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Crews struggle to tame Utah wildfires in rugged, steep terrain
Levan Wildfire » Human-caused blaze tops 4,300 acres.
First Published Jul 28 2014 09:08 am • Last Updated Jul 29 2014 07:04 am

An army of more than 500 firefighters was slowly turning back the flames of central Utah’s Levan Wildfire on Monday, having halted its spread at 4,336 acres.

Fire Information Officer Brian Reublinger said crews, aided by nine water-bearing helicopters of various sizes, 15 engine crews and a bulldozer, had contained 35 percent the blaze. However, the remote, rugged and steep high desert terrain made the going slow — and there was no estimate for when crews expected to completely hem in the flames.

At a glance

Levan Wildfire meeting

There will be a community meeting in Nephi at the Juab High School Little Theater on Monday at 8 p.m. Everyone is invite to come and meet Incident Commander Mark Rosenthal and to see the progress of firefighting efforts. There will also be an opportunity to ask questions.

— Source: Bureau of Land Management

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The fire earlier had been estimated at about 2,000 acres, but more accurate, GPS-based mapping over the weekend resulted in the much higher acreage total.

"We had no new growth overnight," Reublinger stressed, noting that in addition to completing fire lines around the blaze just south of the tiny town of Levan, crews were dousing hot spots and watching for any new flareups.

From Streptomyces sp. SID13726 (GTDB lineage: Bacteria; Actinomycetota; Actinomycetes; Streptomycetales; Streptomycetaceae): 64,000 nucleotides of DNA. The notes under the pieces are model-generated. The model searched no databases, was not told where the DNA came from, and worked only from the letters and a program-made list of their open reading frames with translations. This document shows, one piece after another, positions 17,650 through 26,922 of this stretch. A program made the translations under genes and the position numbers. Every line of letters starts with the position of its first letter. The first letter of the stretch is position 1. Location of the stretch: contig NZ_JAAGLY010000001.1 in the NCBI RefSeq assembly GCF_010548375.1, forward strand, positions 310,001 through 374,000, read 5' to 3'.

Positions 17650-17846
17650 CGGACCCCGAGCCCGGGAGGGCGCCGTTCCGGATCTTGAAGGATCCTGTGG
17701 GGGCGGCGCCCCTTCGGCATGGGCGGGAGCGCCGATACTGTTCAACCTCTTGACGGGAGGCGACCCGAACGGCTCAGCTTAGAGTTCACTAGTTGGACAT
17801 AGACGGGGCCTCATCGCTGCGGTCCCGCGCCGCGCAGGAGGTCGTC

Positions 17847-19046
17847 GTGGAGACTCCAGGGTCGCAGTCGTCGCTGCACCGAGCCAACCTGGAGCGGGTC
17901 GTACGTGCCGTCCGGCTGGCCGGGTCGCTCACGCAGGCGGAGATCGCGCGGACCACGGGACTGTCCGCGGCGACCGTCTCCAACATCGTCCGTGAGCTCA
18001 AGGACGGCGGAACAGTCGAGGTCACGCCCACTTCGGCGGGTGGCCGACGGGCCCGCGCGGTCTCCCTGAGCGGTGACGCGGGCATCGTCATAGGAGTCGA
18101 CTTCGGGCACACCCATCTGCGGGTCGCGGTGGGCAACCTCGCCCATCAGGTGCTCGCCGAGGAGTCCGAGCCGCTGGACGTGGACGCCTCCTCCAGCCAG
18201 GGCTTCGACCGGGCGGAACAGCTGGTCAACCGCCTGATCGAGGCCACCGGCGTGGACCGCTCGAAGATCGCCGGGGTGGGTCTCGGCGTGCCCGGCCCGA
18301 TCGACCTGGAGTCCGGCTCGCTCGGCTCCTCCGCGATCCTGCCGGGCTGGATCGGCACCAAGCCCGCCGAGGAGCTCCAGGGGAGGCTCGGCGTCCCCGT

He said the cost of fighting the Levan Wildfire, which began Thursday, had topped $1.8 million as of Monday. No structures have been destroyed by the fire.

While the Levan Wildfire was believed human-caused, specifics remained under investigation.

The 1,600-acre Tunnel Hollow Fire was all but contained as of Monday as crews continued to mop up and keep an eye out for any windblown embers. The blaze was started by lightning about 5 miles east of Morgan.

Firefighters also were moving toward full containment of the nearly 200-acre Plateau Fire, 5 miles east of Salina. It was 60 percent contained as of Monday. The 670-acre Black Crooke Peace Fire, in south Tooele County, was 95 percent contained, Fire Information Officer Kathy Jo Pollock said.

The 140-acre Spring Canyon Fire, which was started by fireworks on Saturday near the town of Springville, was 90 percent contained by Monday evening.

Crews were in monitoring mode after having tamed both the 1,140-acre lightning-sparked Anaconda Fire, northeast of Tooele, and the 4,150-acre Simpson Complex Fire, near Vernon.


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